is chief economist at
The economic coast is not clear. A dizzying recent slide in stock prices has brought back that queasy feeling from when the financial system was imploding and employers were slashing jobs. It should be clear that policymakers have much more to do to secure the recovery and prevent a slide back into recession.
This time the financial turmoil emanates from Europe. It began in Greece, whose economy never emerged from recession and whose fiscal problems are the most severe. The Greek government's deficit and debt load are among the world's highest, and holders of Greek bonds are rightly nervous that the country may lack the resources or political will to repay them. Such worries have quickly extended to other hard-pressed European nations with weak economies and big fiscal problems, notably Portugal, Ireland, Italy, and Spain.
The European crisis has taken a more serious turn as banks and other financial institutions begin to choke on their sovereign-debt holdings. European banks have grown more reluctant to lend to one another at reasonable interest rates, fearing their counterparties may fail and they won't be repaid. This type of angst was the catalyst for the string of banking failures that wracked the U.S. financial system not long ago.
Even if markets avoid a repeat of that dark scenario and stabilize soon, a significant amount of damage has already been done. Europe's economy, which was barely growing even before all of this, will almost surely fall back into recession. The euro and British pound are also sure to slide much further in value. The European Central Bank (ECB) will have to keep interest rates low for longer to shore up the economy.
The United States will also feel the effects. Europe is a big market for our exports; a recession there will hurt U.S. producers. Weaker European currencies could also hurt the profits of U.S. companies with operations over there. None of this has been lost on investors, who have sparked a double-digit correction in the stock market. The previous yearlong stock rally had helped fuel recovery, emboldening wealthy households to spend more and signaling to businesses to hire and invest. A weakened stock market no longer provides an economic tailwind; if it doesn't stabilize soon, the market will become a headwind.
It's tempting to be pessimistic about how all this will turn out. There is talk that one member or more will leave or be forced out of the eurozone, or that the single-currency union will collapse entirely. But such pessimism is overdone. Policymakers finally appear to be getting ahead of events, and while they are sure to misstep again, officials seem determined to prevail. The European Union and International Monetary Fund have committed an impressive $1 trillion to help struggling European nations meet their debt commitments. This will cover most of the troubled debt coming due in the next several years. The ECB is also buying up debt at a prodigious pace. There is thus little chance of a default any time soon.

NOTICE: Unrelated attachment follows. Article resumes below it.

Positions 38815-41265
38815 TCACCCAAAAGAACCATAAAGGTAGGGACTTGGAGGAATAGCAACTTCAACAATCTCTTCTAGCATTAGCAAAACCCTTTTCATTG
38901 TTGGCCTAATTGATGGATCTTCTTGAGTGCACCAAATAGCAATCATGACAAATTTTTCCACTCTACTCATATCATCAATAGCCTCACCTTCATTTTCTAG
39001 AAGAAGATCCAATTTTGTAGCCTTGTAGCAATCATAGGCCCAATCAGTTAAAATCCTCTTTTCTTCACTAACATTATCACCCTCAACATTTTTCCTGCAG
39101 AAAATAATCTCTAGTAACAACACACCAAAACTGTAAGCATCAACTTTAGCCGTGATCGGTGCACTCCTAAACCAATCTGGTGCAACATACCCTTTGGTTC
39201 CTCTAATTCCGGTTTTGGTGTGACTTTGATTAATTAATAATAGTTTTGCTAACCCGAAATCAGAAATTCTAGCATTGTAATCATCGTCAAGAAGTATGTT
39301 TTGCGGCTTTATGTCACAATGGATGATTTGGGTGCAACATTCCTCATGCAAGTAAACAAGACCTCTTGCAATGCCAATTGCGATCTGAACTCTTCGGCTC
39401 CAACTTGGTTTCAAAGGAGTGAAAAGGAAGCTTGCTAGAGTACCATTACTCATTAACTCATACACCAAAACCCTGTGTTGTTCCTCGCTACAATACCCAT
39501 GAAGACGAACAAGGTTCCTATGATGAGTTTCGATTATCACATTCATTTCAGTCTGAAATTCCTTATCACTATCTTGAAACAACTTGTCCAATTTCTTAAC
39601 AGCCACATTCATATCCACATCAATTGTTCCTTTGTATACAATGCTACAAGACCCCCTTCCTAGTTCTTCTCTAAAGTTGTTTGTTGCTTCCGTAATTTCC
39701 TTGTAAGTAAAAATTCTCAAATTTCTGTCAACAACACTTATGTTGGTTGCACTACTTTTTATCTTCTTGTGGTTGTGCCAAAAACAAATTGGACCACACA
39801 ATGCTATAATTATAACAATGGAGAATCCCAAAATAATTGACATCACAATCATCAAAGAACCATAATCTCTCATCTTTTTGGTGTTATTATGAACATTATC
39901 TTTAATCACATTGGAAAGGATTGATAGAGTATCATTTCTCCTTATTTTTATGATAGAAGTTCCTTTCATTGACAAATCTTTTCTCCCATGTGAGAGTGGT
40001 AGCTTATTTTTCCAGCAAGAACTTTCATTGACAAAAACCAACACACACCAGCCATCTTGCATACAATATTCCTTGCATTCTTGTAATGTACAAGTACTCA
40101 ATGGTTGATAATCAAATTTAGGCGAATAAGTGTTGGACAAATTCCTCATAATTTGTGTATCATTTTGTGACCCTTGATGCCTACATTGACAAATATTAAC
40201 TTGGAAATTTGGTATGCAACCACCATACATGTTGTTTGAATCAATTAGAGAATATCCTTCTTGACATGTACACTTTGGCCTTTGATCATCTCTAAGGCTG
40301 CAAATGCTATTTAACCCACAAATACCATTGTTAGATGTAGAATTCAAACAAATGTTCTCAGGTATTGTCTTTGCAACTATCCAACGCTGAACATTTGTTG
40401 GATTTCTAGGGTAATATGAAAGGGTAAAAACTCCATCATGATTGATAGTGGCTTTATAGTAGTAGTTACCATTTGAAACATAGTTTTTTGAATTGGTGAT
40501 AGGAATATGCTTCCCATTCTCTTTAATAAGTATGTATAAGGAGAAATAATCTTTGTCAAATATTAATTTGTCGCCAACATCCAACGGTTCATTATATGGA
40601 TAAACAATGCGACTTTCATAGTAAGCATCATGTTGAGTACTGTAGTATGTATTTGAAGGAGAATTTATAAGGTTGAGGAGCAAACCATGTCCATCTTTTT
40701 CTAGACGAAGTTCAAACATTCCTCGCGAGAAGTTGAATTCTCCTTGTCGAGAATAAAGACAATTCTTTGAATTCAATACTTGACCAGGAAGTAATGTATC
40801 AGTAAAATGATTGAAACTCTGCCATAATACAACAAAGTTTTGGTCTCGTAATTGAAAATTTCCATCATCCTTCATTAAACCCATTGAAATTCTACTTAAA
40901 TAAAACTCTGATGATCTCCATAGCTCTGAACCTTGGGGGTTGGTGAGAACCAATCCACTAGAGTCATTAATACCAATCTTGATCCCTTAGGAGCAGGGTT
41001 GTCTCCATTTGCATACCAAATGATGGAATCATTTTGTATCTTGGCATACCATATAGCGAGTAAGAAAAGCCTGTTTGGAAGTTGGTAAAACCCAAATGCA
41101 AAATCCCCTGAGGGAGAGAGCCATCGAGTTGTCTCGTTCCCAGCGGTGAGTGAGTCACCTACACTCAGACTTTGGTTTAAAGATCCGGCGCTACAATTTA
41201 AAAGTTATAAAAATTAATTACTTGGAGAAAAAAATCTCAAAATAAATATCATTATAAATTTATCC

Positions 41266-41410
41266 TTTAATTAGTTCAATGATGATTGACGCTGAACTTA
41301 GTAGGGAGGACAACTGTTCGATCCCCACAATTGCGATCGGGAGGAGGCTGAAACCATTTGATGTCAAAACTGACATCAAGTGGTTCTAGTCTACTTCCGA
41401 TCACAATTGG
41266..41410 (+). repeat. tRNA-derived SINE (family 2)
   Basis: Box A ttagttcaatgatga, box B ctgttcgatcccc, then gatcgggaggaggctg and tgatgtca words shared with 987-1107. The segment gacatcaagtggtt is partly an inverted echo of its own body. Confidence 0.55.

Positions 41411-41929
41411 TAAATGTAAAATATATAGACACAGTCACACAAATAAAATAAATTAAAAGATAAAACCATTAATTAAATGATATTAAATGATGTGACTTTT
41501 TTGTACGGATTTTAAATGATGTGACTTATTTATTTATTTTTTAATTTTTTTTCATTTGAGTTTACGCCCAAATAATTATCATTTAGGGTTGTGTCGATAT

This doesn't mean there won't be defaults if Europeans don't ultimately make some hard fiscal choices. But countries seem to be doing just that. The most troubled nations have proposed fiscal austerity plans, and some are beginning to implement them despite strong public objections, as demonstrated by the riots in Greece. Next to tackle their fiscal problems will be the British, who know they must propose a disciplined fiscal plan or suffer the wrath of investors.
It is often true, moreover, that what doesn't kill you makes you stronger. The current crisis will ultimately produce a healthier, more stable Europe. In exchange for backing the debt of Europe's troubled governments, the EU, IMF, and ECB will be given more authority to monitor and even oversee these nations' fiscal policies. Greater coordination and thus a more workable eurozone will result.
While it may be stretching optimism a bit, it isn't unthinkable that Europe's debt crisis could even prompt the United States to address its own looming fiscal issues. Our problems aren't as acute as Europe's, as our economy is more dynamic and our debt load not nearly as burdensome. Given the dollar's global reserve status we also have more time to put our fiscal house in order. European nations have a few years to get it together; we have closer to a decade.
Global investors also seem willing to give the United States the benefit of the doubt. Fixed mortgage rates have never been lower, and other rates have fallen as well, because investors still believe a U.S. Treasury bond is the closest thing to a risk-free security. There is a reason for their trust: namely that Americans have risen to significant fiscal challenges in the past. Our current predicament is more serious than most we have faced, but when push comes to shove we have shown amazing political flexibility.
Still, investors won't wait very long. If we haven't improved our fiscal outlook by this time next year, we - and not the Europeans - will be in the markets' crosshairs.